The city is reviewing Judge Pearson’s decision and has not yet determined if it will appeal, said Joe Reinert, assistant to the mayor.

Pearson twice noted in his write-up that Kiss’ decision not to reappoint Gross as director had raised questions about how the city is being governed. The public’s right to know trumps the protection to privacy afforded to Cate and the parks commission.

“There is significant public interest of the citizens of the City in gaining further information about and insight into the administration of City business regarding supervisory policies and practices; the issue of adequate controls over City monies; and adequate controls over City personal property including cell- phones and laptop computers issued to City employees,” Pearson wrote.

Too bad it took a court order to make the disclosure happen.

Movin’ on Up — Sen. Bernie Sanders and his wife Jane O’Meara Sanders have moved across North Avenue to a place on Van Patten Parkway.

The couple moved out of their longtime modest home on Killarney Drive and into new digs previously owned by their son, David J.B. Driscoll. They’re keeping it all in the family.

The move takes the couple out of Ward 4 and puts them smack in Ward 7. That means, aside from new neighbors, they now have different city and state reps. Republican Rep. Kurt Wright no longer speaks for the duo in the Statehouse; it’s Democratic Rep. Mark Larson.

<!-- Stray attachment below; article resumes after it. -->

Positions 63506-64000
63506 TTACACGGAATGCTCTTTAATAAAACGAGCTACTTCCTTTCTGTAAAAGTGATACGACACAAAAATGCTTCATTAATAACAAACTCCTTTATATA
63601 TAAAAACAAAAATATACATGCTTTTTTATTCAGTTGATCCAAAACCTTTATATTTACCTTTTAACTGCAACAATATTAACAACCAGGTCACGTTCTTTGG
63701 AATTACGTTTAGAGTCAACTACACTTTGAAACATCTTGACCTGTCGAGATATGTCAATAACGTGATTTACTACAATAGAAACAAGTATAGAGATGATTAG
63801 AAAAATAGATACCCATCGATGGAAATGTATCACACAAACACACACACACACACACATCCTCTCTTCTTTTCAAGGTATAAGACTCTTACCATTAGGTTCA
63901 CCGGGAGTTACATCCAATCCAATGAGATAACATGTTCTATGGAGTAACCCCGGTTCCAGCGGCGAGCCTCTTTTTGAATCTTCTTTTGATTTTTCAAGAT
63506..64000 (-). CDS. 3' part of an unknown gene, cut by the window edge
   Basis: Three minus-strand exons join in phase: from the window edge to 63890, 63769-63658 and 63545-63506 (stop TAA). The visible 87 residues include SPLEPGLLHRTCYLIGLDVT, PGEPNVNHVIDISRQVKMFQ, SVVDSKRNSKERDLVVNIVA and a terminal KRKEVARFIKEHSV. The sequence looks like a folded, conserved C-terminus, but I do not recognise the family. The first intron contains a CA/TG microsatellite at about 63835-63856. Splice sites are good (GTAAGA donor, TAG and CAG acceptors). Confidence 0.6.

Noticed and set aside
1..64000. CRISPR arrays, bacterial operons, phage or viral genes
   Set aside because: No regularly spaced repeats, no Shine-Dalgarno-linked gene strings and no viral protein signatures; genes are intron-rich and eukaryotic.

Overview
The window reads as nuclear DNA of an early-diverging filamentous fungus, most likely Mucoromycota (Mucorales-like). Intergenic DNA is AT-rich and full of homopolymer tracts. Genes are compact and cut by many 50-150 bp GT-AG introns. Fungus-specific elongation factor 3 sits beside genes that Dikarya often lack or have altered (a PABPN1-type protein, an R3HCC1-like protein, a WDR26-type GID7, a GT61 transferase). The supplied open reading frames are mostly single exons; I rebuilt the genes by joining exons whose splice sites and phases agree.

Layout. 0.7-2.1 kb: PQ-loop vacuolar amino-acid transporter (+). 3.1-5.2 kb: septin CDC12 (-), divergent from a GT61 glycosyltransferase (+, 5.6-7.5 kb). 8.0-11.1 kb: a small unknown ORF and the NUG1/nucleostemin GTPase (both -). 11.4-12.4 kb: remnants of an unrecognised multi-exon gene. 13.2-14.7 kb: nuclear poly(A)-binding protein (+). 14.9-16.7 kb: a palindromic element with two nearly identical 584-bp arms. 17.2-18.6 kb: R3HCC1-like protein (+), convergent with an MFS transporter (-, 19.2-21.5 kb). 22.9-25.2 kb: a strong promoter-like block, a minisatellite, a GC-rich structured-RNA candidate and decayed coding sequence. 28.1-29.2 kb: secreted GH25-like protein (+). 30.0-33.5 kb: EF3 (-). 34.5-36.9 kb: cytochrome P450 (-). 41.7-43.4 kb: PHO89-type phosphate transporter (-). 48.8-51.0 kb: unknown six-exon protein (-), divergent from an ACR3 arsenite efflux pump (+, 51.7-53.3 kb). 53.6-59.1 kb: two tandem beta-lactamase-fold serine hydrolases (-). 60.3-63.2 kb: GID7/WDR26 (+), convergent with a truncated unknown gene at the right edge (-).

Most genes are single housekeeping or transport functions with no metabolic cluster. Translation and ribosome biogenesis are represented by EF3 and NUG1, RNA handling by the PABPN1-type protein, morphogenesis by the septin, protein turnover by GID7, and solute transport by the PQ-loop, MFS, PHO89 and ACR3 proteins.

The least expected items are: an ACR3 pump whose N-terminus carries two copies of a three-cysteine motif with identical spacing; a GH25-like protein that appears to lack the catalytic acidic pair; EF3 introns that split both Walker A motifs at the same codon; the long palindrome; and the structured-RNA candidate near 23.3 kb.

Hopefully, they’ll maintain their lawn better than Sanders keeps his hair. Just sayin’.

Going Forth — I’ll be heading to Bristol’s grassy green this weekend to watch my favorite Fourth of July parade in Vermont — and, of course, the town’s annual Outhouse Race.

My mother passed away on July 4 nearly four years ago. The day gets a bit easier to manage each year, but there are still reflective moments that sneak up on me when I least expect them.

I’m actually looking forward to this year’s “moment.”

Until then, here’s wishing a Happy Fourth to you and yours, and, in the words of my mom à la Mick Jagger: “You can’t always get what you want … but if you try sometimes, you get what you need.”


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About The Author

Shay Totten

Shay Totten

Shay Totten wrote "Fair Game," a weekly political column, from April 2008-December 2011.